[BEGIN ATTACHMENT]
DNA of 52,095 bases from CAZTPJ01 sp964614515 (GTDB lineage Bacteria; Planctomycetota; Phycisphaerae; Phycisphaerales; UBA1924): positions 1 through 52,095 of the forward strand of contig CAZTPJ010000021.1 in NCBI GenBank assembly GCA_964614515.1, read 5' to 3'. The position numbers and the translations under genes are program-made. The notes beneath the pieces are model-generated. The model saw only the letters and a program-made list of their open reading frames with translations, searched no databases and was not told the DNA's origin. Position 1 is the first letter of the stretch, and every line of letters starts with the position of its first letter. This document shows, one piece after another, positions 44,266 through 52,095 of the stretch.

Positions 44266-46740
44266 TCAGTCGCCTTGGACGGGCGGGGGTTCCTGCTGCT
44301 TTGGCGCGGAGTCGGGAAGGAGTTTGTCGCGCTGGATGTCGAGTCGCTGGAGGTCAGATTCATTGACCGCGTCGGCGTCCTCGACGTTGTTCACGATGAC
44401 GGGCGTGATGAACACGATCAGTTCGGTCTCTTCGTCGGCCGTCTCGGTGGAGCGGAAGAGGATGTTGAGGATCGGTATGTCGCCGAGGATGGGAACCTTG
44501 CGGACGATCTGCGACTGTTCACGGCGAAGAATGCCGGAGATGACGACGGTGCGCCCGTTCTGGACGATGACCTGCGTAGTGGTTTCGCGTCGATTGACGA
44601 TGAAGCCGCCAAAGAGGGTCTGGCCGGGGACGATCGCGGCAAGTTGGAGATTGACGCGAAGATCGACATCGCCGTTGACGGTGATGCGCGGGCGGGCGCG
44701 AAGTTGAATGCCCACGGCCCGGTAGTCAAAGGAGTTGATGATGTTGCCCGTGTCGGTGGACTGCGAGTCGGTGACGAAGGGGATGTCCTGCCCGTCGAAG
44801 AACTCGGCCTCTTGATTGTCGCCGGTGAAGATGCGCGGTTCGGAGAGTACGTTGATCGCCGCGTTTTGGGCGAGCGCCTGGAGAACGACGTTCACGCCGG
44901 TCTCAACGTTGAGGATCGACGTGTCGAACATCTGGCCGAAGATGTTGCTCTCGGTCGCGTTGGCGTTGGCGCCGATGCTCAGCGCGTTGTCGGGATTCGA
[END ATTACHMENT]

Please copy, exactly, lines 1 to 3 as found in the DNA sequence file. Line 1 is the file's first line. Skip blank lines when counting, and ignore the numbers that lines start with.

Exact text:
DNA of 52,095 bases from CAZTPJ01 sp964614515 (GTDB lineage Bacteria; Planctomycetota; Phycisphaerae; Phycisphaerales; UBA1924): positions 1 through 52,095 of the forward strand of contig CAZTPJ010000021.1 in NCBI GenBank assembly GCA_964614515.1, read 5' to 3'. The position numbers and the translations under genes are program-made. The notes beneath the pieces are model-generated. The model saw only the letters and a program-made list of their open reading frames with translations, searched no databases and was not told the DNA's origin. Position 1 is the first letter of the stretch, and every line of letters starts with the position of its first letter. This document shows, one piece after another, positions 44,266 through 52,095 of the stretch.

Positions 44266-46740
44266 TCAGTCGCCTTGGACGGGCGGGGGTTCCTGCTGCT